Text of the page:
Why is it so easy to find virtually any information you need with a quick search online and so difficult to find what you need on internal networks? According to a new study (registration required), the problem is pervasive. 

The study, conduced by AIIM — the Association for Information and Image Management — found three out of four information professionals think it is easier to find information outside of their organizations than within. And 25 percent acknowledged their organizations lack advanced or dedicated search tools.

And that’s not all. More than 50 percent of the 415 information professionals polled describe their legal discovery procedures as “ad hoc, manual, disruptive and expensive,” said study author Doug Miles, head of the AIIM Market Intelligence Division.

“These people, and particularly the 28 percent who have no policy or process for legal discovery, could find themselves hit with litigation, or a compliance investigation at any time, and they would be in chaos — very expensive chaos!” he said.

Things are a Mess

Other highlights from the study show how ill equipped organizations are when it comes to finding information internally:

  • 71 percent think that having a strong internal search functions is vital or essential but less than 20 percent actually have systems that can cross search the repository and 58 percent show little or no sign of search maturity
  • 25 percent of those polled said they don’t have advanced or dedicated search tools. Of those that do, 45 percent said they got them through their ECM product or provider
  • Only 13 percent have five or more search tools
  • 38 percent have not tuned or optimized their search tool. This includes 8 percent who have never activated it at all
  • 65 percent agree that it’s tough for employees to get internal information if they’re using a mobile device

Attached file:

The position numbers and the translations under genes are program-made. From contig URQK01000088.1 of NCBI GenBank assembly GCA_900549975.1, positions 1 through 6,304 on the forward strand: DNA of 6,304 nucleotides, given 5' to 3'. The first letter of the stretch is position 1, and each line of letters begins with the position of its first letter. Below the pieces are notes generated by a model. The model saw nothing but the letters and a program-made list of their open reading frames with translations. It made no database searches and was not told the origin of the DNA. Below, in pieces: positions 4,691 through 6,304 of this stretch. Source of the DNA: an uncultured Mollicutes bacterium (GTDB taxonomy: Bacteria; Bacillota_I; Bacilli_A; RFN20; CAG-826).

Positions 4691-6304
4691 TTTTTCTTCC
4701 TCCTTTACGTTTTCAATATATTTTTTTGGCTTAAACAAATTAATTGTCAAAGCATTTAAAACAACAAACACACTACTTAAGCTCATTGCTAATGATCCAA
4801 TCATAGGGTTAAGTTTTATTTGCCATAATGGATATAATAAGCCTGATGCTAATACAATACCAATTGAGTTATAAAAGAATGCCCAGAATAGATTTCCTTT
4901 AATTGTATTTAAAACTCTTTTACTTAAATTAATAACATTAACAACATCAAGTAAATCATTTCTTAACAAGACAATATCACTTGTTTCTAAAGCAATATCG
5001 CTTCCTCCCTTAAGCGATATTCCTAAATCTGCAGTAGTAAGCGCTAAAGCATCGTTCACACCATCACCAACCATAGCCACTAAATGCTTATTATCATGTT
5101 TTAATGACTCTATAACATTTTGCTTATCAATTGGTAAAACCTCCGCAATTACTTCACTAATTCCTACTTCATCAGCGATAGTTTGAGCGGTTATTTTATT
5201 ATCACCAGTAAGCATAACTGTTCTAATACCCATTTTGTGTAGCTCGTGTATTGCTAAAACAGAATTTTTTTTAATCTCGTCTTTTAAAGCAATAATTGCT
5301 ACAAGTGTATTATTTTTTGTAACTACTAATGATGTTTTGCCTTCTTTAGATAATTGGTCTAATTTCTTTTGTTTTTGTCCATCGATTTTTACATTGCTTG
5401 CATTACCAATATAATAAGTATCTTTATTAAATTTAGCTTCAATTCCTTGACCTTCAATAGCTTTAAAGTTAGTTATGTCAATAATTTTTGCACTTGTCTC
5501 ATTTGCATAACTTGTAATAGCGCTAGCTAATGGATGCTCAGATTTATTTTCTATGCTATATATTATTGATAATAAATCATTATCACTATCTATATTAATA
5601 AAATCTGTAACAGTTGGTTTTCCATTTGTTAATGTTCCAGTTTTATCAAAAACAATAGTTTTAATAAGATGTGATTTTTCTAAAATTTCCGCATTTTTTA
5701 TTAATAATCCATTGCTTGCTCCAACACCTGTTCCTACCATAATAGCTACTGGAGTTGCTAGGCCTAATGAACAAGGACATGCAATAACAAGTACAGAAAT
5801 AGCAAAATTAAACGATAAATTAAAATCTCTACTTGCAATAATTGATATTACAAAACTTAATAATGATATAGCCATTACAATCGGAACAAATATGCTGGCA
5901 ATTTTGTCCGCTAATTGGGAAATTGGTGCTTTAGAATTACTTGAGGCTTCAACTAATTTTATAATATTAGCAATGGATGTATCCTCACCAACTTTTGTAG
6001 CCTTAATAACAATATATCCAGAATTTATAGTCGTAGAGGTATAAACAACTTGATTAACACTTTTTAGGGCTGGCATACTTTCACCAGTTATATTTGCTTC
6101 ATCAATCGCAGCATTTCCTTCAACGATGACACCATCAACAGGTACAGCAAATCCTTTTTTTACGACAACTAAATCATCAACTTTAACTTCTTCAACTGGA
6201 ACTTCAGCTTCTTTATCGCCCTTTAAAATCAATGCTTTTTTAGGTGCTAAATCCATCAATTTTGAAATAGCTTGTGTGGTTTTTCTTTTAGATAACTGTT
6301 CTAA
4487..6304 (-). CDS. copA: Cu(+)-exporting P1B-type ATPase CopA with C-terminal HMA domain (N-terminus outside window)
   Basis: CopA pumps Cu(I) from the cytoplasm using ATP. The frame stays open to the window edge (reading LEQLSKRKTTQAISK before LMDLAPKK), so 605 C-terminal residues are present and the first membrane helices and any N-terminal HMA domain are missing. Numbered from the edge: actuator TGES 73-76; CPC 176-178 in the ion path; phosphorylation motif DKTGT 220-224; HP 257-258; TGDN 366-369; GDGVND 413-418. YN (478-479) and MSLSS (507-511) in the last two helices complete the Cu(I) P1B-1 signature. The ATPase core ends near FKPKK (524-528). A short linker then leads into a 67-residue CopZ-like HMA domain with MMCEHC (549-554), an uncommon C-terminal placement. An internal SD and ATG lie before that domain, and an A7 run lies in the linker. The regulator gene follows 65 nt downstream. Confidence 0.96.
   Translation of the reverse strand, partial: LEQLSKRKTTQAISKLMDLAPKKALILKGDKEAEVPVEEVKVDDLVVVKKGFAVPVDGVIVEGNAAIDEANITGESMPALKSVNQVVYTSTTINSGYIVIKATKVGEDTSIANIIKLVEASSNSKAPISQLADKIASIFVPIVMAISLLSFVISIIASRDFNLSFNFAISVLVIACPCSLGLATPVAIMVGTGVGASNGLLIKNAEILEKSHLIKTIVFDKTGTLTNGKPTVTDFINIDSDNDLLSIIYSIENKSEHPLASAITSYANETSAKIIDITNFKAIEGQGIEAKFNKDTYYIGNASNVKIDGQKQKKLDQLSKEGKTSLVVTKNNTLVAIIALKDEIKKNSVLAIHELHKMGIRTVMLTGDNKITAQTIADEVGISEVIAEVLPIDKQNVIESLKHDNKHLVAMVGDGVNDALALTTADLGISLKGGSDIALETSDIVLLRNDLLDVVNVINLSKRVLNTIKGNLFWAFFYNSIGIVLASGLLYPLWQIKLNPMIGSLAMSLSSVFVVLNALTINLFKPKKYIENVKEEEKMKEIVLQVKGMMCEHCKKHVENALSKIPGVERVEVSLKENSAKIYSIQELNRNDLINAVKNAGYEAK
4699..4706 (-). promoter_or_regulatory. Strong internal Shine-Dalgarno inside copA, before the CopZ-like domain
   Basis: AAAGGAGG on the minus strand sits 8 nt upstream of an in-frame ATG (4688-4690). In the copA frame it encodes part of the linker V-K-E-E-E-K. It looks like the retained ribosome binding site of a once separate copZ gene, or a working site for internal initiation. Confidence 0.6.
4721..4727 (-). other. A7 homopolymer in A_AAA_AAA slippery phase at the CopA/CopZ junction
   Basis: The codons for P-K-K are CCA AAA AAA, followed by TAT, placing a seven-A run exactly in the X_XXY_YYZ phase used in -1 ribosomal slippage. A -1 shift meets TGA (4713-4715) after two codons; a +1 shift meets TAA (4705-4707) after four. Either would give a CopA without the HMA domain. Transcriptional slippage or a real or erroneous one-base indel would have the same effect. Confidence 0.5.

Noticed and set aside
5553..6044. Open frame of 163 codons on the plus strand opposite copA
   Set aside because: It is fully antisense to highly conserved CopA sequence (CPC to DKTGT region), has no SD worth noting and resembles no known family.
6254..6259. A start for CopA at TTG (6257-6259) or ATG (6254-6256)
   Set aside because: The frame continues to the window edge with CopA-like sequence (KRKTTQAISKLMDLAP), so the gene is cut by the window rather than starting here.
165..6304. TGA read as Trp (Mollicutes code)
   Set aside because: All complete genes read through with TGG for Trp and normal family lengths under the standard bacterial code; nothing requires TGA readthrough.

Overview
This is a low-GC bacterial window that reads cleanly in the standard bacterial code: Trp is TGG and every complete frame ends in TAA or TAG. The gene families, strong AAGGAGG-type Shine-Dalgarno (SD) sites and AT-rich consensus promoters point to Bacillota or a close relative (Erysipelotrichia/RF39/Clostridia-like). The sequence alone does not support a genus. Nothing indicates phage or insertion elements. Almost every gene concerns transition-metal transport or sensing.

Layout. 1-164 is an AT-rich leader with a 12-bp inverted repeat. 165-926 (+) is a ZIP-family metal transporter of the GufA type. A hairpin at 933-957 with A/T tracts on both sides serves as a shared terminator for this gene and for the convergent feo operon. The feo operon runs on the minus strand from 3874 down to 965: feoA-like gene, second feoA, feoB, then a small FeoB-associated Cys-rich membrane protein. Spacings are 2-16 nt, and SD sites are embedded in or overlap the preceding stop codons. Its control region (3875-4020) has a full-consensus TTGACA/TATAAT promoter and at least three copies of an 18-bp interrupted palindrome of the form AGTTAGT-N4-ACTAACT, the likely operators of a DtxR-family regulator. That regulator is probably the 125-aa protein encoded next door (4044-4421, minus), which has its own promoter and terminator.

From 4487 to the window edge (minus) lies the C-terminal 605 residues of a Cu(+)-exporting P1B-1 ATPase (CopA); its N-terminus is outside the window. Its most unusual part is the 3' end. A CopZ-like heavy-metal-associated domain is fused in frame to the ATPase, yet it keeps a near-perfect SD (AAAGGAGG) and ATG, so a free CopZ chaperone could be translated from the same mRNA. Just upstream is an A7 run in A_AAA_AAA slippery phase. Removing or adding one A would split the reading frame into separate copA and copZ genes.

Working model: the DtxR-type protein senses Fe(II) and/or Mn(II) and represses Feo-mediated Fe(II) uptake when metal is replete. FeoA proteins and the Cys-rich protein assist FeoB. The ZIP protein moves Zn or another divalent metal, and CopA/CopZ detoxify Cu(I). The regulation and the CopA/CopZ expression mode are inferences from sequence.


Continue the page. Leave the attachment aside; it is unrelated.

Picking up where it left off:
• Less than 40 percent of organizations have natural language search.

In most organizations, the IT department is at the helm of search functions. But only a quarter of those polled thought that was optimal: 44 percent feel risk management, compliance or information governance would be a better owner, although there is also strong support for the concept of a Head of Knowledge Management (34 percent) or Chief Knowledge Officer (29 percent).

The good news is that 73 percent of organizations rate improving their search functions as a priority over big data/content analytics and attention on this issue is growing.

Improving Your Search Function

How can organizations get where they need to go?

Make search a priority. “Although enterprise search is difficult, 71 percent of our respondents consider search as vital or essential to their daily business,” said Miles. “The 58 percent who show little or no sign of search maturity should set a search strategy, allocate a budget, nominate an acknowledged owner and train their staff.” When focusing on boosting your search function also make sure to consider accessibility issues.

Assess your starting point. You can’t get where you want to go without knowing where you are right now. “The first thing organization should do is audit what search tools they have, how they might be consolidated or upgraded, whether they have been set up and optimized correctly, and how they can be connected across multiple repositories,” said Miles.

Ensure you’re on steady legal footing. In addition to looking at search capabilities, you’ll also want to look at whether your organization is well equipped to meet a legal challenge. “Review [your] legal discovery procedures, not just from the view of search, but also how to apply holds, and how to set up the review process. Many organizations are afraid that comprehensive search would show up sensitive but poorly secured documents. The answer is to fix the security, not hold back on search.”

Identify a leader. Any good search-improvement process needs a strong leader. “Agree where responsibility should lie — ideally it would be a Knowledge Management Steering Group set up under the Information Governance Committee, led by a Chief Knowledge Officer,” said Miles. From there you can review, consolidate and set standards for metadata and taxonomy.

Ultimately fixing your search function can help your workers improve efficiency and ensure that you are able to produce documents when needed. All the information in the world is useless unless you can find it.